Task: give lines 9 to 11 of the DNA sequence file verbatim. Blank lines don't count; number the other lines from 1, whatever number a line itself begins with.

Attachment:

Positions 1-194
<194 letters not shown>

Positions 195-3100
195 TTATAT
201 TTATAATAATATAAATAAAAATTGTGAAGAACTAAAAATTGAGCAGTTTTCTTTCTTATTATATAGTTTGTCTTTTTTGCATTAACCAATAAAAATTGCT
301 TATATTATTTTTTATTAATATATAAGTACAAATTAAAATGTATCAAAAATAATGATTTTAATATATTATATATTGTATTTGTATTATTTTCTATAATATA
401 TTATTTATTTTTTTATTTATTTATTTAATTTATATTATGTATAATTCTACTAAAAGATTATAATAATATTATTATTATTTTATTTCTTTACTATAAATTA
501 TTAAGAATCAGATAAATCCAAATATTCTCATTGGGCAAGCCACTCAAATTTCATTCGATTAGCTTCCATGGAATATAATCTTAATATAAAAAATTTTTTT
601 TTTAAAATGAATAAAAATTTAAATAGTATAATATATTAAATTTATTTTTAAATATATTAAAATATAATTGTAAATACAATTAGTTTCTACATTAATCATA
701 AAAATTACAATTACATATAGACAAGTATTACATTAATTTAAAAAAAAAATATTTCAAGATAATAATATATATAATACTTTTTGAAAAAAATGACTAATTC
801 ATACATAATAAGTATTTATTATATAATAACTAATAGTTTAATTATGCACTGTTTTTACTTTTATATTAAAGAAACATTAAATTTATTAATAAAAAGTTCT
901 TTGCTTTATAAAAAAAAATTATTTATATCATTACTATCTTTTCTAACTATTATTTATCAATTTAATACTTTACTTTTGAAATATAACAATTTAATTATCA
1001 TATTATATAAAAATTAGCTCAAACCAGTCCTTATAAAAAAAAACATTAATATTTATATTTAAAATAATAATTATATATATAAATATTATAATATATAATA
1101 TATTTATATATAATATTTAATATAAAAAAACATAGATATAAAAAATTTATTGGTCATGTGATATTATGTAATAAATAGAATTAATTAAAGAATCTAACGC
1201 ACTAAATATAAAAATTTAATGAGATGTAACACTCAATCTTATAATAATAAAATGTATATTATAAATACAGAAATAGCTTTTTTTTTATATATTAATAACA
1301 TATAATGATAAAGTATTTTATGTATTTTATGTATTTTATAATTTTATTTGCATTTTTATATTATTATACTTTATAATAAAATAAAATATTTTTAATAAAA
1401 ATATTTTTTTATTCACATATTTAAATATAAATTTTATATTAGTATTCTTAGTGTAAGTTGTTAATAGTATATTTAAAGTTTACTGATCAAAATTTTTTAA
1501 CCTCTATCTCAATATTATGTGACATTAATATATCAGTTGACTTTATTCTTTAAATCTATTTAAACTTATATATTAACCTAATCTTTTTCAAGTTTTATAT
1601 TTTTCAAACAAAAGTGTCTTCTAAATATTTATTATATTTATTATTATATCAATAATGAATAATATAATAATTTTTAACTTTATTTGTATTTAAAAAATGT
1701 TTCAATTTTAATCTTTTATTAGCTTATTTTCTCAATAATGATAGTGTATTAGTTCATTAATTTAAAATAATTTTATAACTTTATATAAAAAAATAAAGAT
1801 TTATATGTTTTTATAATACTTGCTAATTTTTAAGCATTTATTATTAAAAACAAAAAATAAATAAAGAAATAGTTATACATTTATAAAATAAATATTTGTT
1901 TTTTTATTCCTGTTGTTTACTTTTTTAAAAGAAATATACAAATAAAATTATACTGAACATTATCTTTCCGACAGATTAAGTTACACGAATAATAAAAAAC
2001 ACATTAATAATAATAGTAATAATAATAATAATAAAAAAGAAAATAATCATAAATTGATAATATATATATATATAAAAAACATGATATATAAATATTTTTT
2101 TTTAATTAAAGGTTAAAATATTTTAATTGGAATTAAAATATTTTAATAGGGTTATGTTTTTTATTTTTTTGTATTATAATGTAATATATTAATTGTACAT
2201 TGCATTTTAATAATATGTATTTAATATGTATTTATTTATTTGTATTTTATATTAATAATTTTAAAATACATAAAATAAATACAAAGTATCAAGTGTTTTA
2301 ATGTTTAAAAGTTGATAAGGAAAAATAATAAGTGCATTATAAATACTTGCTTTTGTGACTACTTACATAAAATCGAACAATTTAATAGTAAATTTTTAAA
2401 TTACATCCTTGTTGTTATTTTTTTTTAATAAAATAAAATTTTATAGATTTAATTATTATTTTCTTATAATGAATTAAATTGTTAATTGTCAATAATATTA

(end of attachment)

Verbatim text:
601 TTTAAAATGAATAAAAATTTAAATAGTATAATATATTAAATTTATTTTTAAATATATTAAAATATAATTGTAAATACAATTAGTTTCTACATTAATCATA
701 AAAATTACAATTACATATAGACAAGTATTACATTAATTTAAAAAAAAAATATTTCAAGATAATAATATATATAATACTTTTTGAAAAAAATGACTAATTC
801 ATACATAATAAGTATTTATTATATAATAACTAATAGTTTAATTATGCACTGTTTTTACTTTTATATTAAAGAAACATTAAATTTATTAATAAAAAGTTCT